During the interviews, the children described that through FTI they gained new information and therefore increased knowledge about the parent’s illness. Often at the child’s request, information was provided by the interventionists, the parents, and physicians to help the child learn more about their parent’s illness. One younger child described it: It was good. (Interviewer: Why?) Because I learned a lot. (Interviewer: What did you learn?) I don’t know... if I think about it I remember... no, but it was much easier about X’s (the stepmother’s) illness, or illness (whispers) I don’t know what it’s called... so anyway it was easier to understand her illness... (8–12 years old). Some children explained that learning more about the illness reduced their worries: It was a bit scary at first ‘cause it felt like... (silence) I got scared and didn’t know much about his (the father’s) illness then... I didn’t know if it was really bad cancer or... more okay cancer... so then I got scared... It was good talking to her (the interventionist) and, and lots of information... yeah, more about Dad’s illness and if, y’know, if they could cure it and... and that... (8–12 years old). For one younger child, the information seemed not to have been very helpful due to lack of age adaptation: Yeah, a doctor came to my house and told us... and when she told us we could say things and then she said what it was and so on. (Interviewer: Do you remember what the doctor said?) Um... not exactly, there were so many words (8–12 years old).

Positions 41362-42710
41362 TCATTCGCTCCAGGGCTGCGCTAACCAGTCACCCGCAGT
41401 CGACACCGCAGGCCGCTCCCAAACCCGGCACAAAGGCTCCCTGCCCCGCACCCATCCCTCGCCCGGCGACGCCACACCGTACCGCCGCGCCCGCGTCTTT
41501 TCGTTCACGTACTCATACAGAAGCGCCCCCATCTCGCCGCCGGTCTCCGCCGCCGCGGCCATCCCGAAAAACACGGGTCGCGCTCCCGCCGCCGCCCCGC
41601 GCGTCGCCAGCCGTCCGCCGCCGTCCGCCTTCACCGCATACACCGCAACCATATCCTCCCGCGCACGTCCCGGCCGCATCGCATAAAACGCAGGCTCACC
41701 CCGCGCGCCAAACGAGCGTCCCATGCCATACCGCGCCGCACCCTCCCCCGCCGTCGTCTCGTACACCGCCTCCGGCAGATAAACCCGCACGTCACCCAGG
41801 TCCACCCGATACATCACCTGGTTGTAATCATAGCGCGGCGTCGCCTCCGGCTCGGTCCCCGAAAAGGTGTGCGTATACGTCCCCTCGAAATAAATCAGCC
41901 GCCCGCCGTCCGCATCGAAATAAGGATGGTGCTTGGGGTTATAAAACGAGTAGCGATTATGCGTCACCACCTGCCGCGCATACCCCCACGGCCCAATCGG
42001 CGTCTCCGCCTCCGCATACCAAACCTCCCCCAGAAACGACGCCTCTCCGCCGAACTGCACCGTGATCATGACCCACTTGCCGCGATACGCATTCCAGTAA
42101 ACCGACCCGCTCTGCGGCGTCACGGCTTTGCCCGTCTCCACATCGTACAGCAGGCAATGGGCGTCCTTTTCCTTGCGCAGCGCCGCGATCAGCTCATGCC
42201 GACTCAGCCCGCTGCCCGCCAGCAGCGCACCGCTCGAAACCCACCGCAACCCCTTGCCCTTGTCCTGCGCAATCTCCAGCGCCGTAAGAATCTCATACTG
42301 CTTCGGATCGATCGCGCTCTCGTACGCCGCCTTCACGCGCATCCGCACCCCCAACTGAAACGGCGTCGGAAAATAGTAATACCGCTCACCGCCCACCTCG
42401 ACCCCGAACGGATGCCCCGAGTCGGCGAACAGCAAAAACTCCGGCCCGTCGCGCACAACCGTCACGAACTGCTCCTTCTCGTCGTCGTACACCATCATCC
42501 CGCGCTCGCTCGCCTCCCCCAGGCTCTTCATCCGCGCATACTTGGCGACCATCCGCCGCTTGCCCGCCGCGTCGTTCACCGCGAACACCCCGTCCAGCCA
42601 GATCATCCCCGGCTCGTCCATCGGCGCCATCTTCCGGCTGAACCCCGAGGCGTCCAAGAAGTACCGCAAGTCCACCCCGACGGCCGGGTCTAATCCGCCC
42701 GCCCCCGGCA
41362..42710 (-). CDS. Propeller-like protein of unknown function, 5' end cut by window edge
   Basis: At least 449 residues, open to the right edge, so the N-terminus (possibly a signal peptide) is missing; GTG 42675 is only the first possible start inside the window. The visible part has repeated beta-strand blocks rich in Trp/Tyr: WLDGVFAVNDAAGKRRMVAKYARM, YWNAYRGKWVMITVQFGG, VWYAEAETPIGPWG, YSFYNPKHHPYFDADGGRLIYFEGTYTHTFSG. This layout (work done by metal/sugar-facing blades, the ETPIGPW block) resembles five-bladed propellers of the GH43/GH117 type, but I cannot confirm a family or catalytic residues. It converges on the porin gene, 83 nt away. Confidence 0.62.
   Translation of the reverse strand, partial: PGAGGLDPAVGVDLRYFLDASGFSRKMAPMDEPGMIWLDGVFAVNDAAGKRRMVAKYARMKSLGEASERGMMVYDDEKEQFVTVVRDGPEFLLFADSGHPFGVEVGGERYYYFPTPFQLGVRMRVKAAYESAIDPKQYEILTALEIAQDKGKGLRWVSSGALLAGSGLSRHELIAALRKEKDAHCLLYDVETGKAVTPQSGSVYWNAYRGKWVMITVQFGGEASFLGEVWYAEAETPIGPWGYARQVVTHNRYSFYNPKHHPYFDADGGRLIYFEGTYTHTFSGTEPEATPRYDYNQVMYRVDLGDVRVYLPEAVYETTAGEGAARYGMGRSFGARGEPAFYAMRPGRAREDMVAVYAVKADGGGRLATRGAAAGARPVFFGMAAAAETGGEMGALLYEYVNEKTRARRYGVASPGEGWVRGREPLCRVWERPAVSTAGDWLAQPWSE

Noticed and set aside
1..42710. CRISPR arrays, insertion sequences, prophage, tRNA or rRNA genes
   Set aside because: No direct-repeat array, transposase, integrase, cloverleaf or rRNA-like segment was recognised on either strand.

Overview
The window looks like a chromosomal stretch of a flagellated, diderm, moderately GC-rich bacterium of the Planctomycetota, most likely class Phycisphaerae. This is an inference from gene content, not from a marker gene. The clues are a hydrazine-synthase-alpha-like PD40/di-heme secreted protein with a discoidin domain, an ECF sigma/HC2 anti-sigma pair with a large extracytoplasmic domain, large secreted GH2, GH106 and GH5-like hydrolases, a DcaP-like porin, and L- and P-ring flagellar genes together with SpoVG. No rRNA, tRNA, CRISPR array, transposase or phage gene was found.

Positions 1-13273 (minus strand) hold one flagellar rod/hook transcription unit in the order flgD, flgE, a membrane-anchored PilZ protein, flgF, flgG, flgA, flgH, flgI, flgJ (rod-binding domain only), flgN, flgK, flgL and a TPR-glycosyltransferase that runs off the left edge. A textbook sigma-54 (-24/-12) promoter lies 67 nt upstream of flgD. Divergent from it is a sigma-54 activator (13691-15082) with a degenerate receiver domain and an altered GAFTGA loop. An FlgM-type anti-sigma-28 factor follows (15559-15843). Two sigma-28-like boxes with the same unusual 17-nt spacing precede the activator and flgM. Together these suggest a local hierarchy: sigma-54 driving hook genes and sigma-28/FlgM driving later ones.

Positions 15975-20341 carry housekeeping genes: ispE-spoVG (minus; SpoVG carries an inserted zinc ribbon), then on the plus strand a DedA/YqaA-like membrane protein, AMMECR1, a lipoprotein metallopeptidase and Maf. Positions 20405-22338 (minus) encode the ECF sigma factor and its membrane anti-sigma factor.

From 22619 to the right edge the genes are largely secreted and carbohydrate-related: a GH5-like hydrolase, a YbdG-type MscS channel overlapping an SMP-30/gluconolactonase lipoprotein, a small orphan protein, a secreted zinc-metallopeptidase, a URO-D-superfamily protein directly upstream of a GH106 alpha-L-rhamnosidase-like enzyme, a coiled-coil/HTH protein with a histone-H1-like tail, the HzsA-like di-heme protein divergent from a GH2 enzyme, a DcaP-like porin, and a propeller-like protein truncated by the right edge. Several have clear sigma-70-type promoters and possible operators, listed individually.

FTI key concept: addressing the needs of the children
Getting help with support outside the family